I noticed quite a fair number of participants drafting despite having been informed that this was a non-drafting event at the briefing the day before. I also saw several bike accidents along the way; and sounds of ambulance sirens along the way, transporting injured participants.
Transition 2 (T2)
After pedaling for about 6 hours 49 minutes, I finally arrived safely at T2. Although I was very careful to control my exertion levels during the entire bike leg, I was still quite tired when I eventually finished the bike leg. T2 was in a different location from T1. After racking up my bike, I grabbed my T2 bag and ran to the changing tent. There, I sat down on a plastic stool. The first thing I did was to down another can of Red Bull which I've left in my T2 bag earlier. Then I took off my cycling jersey, thus leaving just my sleeveless trisuit. Bike shoes off; running shoes on; and I spent a bit of time applying sunblock lotion. In the end I spent a total of about 11 minutes at T2.
And then, to my surprise, I saw my friend, Quentin a few feet away. He shouted out to me, asking me what was I still doing there at T2. Both of us visited the toilet and eventually started the run leg together.
The run leg of the Ironman has always been a big mystery to me. Although I can ordinarily run a 4-hour marathon, when I run the 42km in the Ironman, the best that I've achieved in my 5 previous Ironman races so far was about 5 hours 40 minutes. For the life of me, I just did not know where I went wrong. I was determined to at least run a sub-5hrs30mins for IM Taiwan.
Then a few months ago, I started working on my running efficiency. It's quite an irony that although I've been running long distance for over 10 years now, there's still something that I could learn to improve on my running efficiency. It's like learning how to run all over again!
The 42km run for this race was made up of 4 loops around the harbour area, and running the first loop was a bit confusing. It was still quite hot in the mid afternoon when I started my run, but it's nowhere near the kind of heat that we have back home in KK.
Although Quentin and I started the run together, he was lagging behind, and the distance between us began to grow almost immediately. Later, I saw John coming from the other direction when I was about 7km into my run, and he was perhaps about 3km into his run at that point. I called out to him, but he couldn't hear me.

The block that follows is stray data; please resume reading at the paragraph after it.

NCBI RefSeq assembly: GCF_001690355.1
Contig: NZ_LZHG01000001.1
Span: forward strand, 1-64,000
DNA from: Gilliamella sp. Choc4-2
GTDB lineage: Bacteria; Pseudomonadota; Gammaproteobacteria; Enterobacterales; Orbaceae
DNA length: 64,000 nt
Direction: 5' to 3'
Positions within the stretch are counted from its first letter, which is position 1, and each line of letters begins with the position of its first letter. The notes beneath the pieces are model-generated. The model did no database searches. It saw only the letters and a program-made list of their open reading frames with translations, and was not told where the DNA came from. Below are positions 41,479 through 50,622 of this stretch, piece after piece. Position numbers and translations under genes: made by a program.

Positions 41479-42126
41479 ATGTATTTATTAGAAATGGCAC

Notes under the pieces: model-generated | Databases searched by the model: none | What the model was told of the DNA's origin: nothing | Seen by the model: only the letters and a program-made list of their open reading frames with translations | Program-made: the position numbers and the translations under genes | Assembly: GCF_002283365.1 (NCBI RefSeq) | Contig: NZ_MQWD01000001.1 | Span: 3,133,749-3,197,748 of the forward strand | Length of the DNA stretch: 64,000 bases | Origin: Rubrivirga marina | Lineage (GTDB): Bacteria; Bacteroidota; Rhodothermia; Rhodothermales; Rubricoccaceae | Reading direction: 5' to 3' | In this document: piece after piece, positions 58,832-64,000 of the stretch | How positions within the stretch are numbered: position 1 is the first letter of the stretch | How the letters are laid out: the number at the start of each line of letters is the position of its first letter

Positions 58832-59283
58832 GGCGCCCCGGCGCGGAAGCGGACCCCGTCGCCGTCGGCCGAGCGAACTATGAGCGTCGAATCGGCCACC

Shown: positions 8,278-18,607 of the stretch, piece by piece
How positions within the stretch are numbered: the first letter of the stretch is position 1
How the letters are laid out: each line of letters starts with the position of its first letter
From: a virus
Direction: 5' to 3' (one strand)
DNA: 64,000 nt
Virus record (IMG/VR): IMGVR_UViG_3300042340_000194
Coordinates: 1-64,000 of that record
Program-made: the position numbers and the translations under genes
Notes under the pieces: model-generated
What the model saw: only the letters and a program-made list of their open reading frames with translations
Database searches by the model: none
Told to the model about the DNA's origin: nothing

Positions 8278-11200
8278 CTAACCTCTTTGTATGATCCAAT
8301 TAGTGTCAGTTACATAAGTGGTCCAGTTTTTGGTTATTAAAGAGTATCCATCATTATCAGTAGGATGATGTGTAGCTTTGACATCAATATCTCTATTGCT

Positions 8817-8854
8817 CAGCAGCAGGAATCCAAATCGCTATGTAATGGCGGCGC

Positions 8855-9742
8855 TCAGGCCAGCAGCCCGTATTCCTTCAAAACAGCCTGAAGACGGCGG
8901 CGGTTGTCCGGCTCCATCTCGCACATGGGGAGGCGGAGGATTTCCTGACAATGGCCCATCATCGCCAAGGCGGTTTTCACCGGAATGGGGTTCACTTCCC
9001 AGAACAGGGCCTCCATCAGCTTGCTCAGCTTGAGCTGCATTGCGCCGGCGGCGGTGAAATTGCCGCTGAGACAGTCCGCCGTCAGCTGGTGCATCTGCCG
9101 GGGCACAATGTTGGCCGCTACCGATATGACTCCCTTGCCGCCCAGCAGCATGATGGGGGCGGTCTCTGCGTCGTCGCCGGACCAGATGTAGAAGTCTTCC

Aid stations were located at regular intervals, so much so that I merely passed some of them without stopping. But in the later stages of the run leg, I found myself stopping at every station to fuel up. As a matter a fact, perhaps it's not really a matter of fueling up. Rather, it's a good excuse to rest my legs! There were an assortment of fuel choices, but I helped myself mainly on the chocolates and cola. I crossed paths with Quentin and John again a couple of times; and I saw Yee Tee and Felix Tan too.
By the time I had finished the third loop of the run, it was obvious to me that I'd be able to run a sub-5hrs30mins marathon. The only question was by what margin? It was also about sunset then and I was beginning to have a bit of trouble seeing beyond 30m-40m, as I don't have my powered glasses when I race.
My legs were becoming heavier with every step, and I began counting my steps some time around mid 30km of the run. It's just a little trick of mine whenever I run long distance—I just close my mind from my surroundings and just start to count "1, 2, 3....", and reward myself with 50 steps of walking rest after every 500 steps of running. Step by step, in the end I was approaching the finish line, and the excitement grew. Suddenly I could run sub-6min/km again!
After what seemed like an eternity of torture, I finally crossed the finish line in a total time of 12 hours 37 minutes and 41 seconds. Regretfully, however, there is no personal best for this race, as the swim was shortened to 400m. But I'm thrilled that I ran the 42km in about 5 hours 16 minutes, which was a huge improvement from all my previous Ironman marathons.
Well, the few months of training and the long day of torture in the Ironman Taiwan, eventually culminated to this medal which goes into the cabinet of hundreds of medals at home.